State and Federal Aid Prevented a Deep Setback in California Health Care Affordability in 2020


In 2020, the onset of the COVID-19 pandemic meant the imposition of incredible burdens on all corners of American society, especially the healthcare system and the people it serves. There were well-founded fears that the pandemic and concurrent economic crisis would make health insurance and health care unaffordable for even more people – already a long-standing problem in California.

In response to the pandemic, the US government has implemented historic relief programs, including multiple instances of direct cash payments to a majority of American families. These federal policies coincided with California’s health insurance reforms which, although developed before the pandemic, were implemented in 2020.

As a result, despite the COVID-19 crisis — and perhaps in large part because of pandemic relief programs and California’s own reforms — data from the California Health Insurance Survey (CHIS) shows that Californians were largely protected against a major erosion of their ability to pay for health insurance and care. Despite this overall positive result, CHIS 2020 data on healthcare affordability continued to demonstrate clear inequalities based on income and race/ethnicity.

Main findings

  • The rate of uninsured people in California is decreasing, but cost remains the main reason for lack of health insurance. The rate of Californians under 65 without health insurance hit an all-time low of 7.0% in 2020. However, 51.9% of uninsured people said they did not have coverage because it was too expensive.
  • The rate of going without necessary care due to falling costs in 2020. Of the 8.6% of Californians who said they had given up on needed medical care in 2020, 32.0% said concerns about costs caused them to go without care. This rate was significantly lower than the rate of 43.6% in 2019.
  • Fewer Californians reported difficulty paying their medical bills. From 2019 to 2020, the rate of Californians reporting having had difficulty paying their medical bills in the past year decreased significantly, from 13.3% to 11.1%. However, when disaggregating the data by income, only those with higher incomes experienced a statistically significant improvement. Low-income Californians — 200% to 299% of the Federal Poverty Guidelines (FPG), 100% to 199% FPG, and below 100% FPG — reported no significant change.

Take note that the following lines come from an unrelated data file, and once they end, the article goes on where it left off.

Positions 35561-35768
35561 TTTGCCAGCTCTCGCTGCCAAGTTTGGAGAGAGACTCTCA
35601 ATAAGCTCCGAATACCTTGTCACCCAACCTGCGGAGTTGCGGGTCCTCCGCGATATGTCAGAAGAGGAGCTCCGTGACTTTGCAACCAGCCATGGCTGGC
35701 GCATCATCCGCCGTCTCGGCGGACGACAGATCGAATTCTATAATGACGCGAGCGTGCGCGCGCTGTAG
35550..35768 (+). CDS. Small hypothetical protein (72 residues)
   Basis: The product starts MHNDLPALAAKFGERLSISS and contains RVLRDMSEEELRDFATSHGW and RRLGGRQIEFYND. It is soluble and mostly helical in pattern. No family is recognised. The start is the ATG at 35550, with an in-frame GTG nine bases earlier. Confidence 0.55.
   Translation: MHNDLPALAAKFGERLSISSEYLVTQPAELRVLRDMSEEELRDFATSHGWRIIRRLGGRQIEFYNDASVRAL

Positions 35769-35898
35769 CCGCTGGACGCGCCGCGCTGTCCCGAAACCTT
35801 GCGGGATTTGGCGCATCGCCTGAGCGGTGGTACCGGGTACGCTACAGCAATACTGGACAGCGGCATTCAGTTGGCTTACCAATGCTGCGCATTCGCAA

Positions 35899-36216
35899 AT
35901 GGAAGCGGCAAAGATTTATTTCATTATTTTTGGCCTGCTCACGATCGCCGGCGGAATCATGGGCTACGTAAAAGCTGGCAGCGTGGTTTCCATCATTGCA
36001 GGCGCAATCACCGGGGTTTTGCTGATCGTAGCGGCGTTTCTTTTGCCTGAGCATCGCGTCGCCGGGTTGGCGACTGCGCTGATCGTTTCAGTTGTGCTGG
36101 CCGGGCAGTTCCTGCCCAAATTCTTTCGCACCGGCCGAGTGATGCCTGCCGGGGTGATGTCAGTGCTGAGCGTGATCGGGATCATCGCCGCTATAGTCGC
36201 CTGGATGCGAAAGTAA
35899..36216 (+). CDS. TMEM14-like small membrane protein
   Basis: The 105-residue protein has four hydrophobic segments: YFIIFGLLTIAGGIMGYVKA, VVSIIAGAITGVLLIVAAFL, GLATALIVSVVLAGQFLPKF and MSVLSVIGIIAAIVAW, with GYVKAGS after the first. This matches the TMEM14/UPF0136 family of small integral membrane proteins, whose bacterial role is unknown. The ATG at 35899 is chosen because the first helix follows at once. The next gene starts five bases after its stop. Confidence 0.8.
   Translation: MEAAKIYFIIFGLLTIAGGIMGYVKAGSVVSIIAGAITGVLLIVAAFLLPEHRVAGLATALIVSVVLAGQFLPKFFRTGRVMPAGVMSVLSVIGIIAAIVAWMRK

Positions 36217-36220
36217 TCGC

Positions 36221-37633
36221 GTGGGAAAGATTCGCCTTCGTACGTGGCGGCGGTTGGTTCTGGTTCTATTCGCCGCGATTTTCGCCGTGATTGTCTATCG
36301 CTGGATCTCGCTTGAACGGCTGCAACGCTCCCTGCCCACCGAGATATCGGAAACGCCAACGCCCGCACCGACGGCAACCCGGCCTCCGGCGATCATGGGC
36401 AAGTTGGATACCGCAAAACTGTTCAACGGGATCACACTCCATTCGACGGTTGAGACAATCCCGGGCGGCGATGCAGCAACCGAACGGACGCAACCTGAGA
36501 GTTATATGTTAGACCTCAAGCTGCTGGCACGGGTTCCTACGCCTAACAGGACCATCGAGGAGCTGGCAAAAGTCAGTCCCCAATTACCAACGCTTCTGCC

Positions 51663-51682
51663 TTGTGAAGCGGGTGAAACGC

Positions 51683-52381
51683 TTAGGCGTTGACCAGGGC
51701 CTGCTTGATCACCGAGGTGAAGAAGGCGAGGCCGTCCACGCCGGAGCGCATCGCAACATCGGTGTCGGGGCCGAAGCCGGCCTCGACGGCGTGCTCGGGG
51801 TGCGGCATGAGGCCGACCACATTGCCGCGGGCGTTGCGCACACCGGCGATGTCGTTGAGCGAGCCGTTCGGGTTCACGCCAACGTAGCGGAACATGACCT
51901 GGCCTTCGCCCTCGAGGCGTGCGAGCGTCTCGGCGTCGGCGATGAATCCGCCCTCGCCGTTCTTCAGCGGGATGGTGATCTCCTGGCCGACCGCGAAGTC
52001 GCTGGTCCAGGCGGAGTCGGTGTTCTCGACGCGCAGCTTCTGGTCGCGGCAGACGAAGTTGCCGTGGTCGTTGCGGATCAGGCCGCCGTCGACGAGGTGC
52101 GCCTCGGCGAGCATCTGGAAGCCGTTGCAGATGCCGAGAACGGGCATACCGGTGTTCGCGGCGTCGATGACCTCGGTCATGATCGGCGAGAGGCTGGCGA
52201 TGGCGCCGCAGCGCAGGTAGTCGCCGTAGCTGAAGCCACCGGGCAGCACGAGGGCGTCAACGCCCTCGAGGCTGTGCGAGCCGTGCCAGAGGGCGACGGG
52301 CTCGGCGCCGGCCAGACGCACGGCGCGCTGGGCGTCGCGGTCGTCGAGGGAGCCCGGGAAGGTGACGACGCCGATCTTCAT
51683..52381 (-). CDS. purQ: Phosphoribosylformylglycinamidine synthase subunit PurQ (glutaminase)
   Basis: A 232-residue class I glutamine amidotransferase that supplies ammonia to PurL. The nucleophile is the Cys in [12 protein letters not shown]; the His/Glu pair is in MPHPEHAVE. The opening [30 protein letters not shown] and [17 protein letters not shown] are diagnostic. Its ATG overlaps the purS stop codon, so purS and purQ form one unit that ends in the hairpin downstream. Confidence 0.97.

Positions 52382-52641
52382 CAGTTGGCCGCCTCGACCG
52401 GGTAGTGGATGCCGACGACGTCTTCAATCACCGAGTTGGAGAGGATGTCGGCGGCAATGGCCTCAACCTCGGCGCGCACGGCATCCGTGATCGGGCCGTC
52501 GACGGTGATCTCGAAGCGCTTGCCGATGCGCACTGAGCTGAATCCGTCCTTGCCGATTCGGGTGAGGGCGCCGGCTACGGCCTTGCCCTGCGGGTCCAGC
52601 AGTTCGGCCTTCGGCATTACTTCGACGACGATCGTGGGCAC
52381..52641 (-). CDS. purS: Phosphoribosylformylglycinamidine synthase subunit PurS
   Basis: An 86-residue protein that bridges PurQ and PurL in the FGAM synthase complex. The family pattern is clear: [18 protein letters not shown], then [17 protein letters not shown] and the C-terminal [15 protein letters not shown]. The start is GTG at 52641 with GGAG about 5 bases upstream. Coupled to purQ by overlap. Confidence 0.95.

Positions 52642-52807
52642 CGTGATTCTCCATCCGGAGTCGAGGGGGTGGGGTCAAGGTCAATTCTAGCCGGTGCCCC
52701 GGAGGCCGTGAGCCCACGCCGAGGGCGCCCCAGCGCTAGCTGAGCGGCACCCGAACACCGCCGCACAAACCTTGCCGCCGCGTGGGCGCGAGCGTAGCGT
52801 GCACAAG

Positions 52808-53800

• Less trouble paying for necessities due to medical bills in 2020. In 2020, the rate of Californians who reported struggling to afford basic necessities (like food or clothing) due to medical bills dropped significantly, from 39.8% in 2019 to 31.0%. most income levels.
  • The practice of using credit card debt to fund medical bills has diminished. In 2020, the rate of Californians who reported incurring credit card debt to fund medical bills dropped significantly from 56.5% in 2019 to 44.3%. This finding remained consistent for Californians at all income levels — except for those with the lowest incomes.
  • Racial and ethnic disparities persisted in 2020. Although California saw significant improvements in some measures of health care and insurance affordability in 2020, some longstanding inequities persisted. For example, Blacks reported the highest rate of difficulty paying medical bills in 2020, at 14.0%, followed closely by Latinos/x, at 12.7%. Asians, Blacks, and Latinos/x also reported similarly high rates of difficulty paying for necessities due to medical bills (39.4%, 36.2%, and 33.1%, respectively).

Together, these results provide encouraging news. In a year of massive economic upheaval that would typically have caused serious financial hardship for many Californians, they instead reported improvements in health care and insurance affordability. However, the improvements were likely due, at least in part, to federal programs that were mostly designed to be temporary. Some have already expired. Additionally, the historically high inflation of 2021 and 2022 has since put a strain on people’s finances.

But the fact that California saw such measurable improvements in health insurance and health care accessibility during a broad and deep recession shows that these problems don’t have to be unsolvable. Going forward, it will be essential to monitor these measures as policymakers in California and at the federal level consider initiatives to protect people from the unaffordable costs of health care and insurance, which remain a long-term challenge. .


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